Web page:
Ashraf El-Bassiouny, assistant managing director for marketing and retail banking at the Housing and Development Bank (HDB), said that in order to achieve financial inclusion in Egypt, we first have to reach a phase where clients can obtain services without having to visit branches.
He told Daily News Egypt in an interview that the Central Bank of Egypt (CBE) also has to grant banks incentives and support them to expand their client bases, noting that failure to assist banks to market their financial and banking services outside their branches is one of the biggest obstacles for financial inclusion in Egypt.
He pointed out that the establishment of the HDB aimed at enabling those who did not deal with banks previously to access housing and banking services, adding that the bank is doing much to achieve financial inclusion.
What is the bank’s role in supporting the state’s efforts to achieve financial inclusion?
HDB is playing a major role in supporting the state’s efforts to achieve financial inclusion. The decision to establish the bank in 1979 aimed to finance housing and development projects to provide housing for low-income people.
This enabled many people who did not deal with banks to access housing and banking services, through obtaining housing units at affordable prices and long-term instalments with a state-provided interest.
As of 2003, the strategic direction of the bank’s senior management was the full development of the bank and its transformation from a specialised bank in the field of housing into a comprehensive bank that conducts banking efficiently like any commercial bank, and even to compete in this field while retaining its specialisation.
During this short period, the bank was one of the few banks that did not stipulate a minimum monthly salary to obtain credit services. In the same period, the bank took care not to set an excessive minimum for opening accounts like most banks, in order to grant the opportunity to the largest segment of society to access banking and housing services.
The bank was keen to participate actively in the initiative launched by the CBE in the Arab Week for Financial Inclusion through several measures, including waiving fees on incoming remittances on the ACH system, exemption from credit and debit card issuance fees, granting loans without approval fees, exempting new clients from the minimum balance conditions, distributing pre-paid cards for free, and a number of other measures.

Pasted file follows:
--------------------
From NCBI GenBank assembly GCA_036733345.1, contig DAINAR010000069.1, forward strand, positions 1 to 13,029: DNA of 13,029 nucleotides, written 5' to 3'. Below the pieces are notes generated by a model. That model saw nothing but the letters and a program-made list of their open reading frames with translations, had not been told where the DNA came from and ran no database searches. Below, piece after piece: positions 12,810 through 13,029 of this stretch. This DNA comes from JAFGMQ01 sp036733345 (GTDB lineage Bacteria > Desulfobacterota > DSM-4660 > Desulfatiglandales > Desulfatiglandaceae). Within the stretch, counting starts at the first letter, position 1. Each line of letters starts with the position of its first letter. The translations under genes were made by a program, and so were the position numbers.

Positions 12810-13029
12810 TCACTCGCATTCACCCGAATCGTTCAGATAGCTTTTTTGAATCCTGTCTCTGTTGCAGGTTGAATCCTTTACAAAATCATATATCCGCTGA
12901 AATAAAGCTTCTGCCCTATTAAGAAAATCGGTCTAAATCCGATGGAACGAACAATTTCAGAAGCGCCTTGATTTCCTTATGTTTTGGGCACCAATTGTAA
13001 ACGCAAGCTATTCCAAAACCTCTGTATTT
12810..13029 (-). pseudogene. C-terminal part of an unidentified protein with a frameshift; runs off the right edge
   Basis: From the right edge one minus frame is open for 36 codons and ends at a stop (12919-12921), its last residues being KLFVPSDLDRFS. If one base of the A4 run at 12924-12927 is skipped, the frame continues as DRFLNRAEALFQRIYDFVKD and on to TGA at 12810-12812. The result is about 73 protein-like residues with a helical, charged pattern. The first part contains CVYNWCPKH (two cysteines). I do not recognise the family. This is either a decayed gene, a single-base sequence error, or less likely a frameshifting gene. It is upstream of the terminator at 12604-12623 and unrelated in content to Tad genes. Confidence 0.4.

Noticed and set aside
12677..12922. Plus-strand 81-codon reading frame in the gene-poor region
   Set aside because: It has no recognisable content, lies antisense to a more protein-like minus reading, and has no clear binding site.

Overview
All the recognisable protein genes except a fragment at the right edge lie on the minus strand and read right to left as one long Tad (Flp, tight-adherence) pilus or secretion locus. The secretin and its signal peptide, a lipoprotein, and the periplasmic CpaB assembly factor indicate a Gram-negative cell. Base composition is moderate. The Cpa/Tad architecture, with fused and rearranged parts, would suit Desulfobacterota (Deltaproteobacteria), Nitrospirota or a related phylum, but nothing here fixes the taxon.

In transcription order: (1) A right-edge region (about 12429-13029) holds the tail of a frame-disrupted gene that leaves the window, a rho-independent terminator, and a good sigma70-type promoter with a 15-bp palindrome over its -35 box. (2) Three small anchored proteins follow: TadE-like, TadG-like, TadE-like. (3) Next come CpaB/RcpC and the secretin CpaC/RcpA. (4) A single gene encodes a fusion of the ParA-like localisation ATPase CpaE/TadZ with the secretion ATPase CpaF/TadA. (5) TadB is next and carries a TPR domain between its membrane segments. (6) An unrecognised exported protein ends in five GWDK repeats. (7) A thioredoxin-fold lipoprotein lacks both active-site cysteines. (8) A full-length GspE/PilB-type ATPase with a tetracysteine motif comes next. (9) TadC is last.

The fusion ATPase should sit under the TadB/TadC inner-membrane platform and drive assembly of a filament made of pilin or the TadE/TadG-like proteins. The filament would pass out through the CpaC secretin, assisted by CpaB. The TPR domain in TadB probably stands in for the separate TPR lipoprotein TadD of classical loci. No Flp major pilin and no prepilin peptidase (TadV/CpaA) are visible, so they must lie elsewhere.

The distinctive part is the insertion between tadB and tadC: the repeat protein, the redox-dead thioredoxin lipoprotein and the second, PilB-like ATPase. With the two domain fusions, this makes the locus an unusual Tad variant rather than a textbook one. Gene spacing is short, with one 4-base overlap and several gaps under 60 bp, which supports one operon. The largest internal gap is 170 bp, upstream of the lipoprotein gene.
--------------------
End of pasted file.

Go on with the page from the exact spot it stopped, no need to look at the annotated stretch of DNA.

What is required to achieve financial inclusion in Egypt?
We firstly have to encourage banks in Egypt to expand their client bases and cover all segments of the society. This can be stimulated by incentives from the CBE to these banks and supporting them to continue their expansion.
It is also necessary to spread awareness among all segments of society, especially the segments that lack education and are not very accessible for advertisement, in order to help them see their rights and financial responsibilities when dealing with financial institutions. The presence of banks must be facilitated in youth centres, public gatherings, festivals, and holidays.
Do you think that the technological structures of banks operating in the Egyptian market are capable of achieving financial inclusion?
Banks in Egypt have made a technological breakthrough over the last ten years, amid strong competition by the foreign banks that entered the market. This pushed most banks—encouraged by the CBE—to modernise their electronic systems and expand the banking services through several applications, including internet banking and usage of mobile phones for payments.
Moreover, there is a government trend to develop electronic payment systems for monthly salaries of government employees, besides the huge number of ATMs available for use in the Egyptian market, as well as the strategic orientation of most banks working in the Egyptian market, with a wide geographical spread and the expansion of branches.
Despite all this, I believe that in order to achieve financial inclusion, we must reach a stage where the client does not need to visit bank branches in order to conclude their financial and banking services.
What are the most important obstacles hindering financial inclusion?
The most prominent of these obstacles is the failure to assist banks in marketing their banking and financial services outside branch offices, where clients cannot sign the forms to open bank accounts or obtain loans outside the branch offices, as well as not authorising marketing campaigns to be present for long periods in public gatherings and during the summer.
Furthermore, some banks have set many restrictions on opening bank accounts, such as savings and current accounts, through putting a cap on the limit. These limits must be eased.
We should also allow youth under the age of 21 to open bank accounts and make cash withdrawals instead of limiting this to their custodians. Youth over 16 years old who have ID cards should be allowed to open savings accounts and make cash transactions. We can have a limit, like EGP 10,000, on their transactions.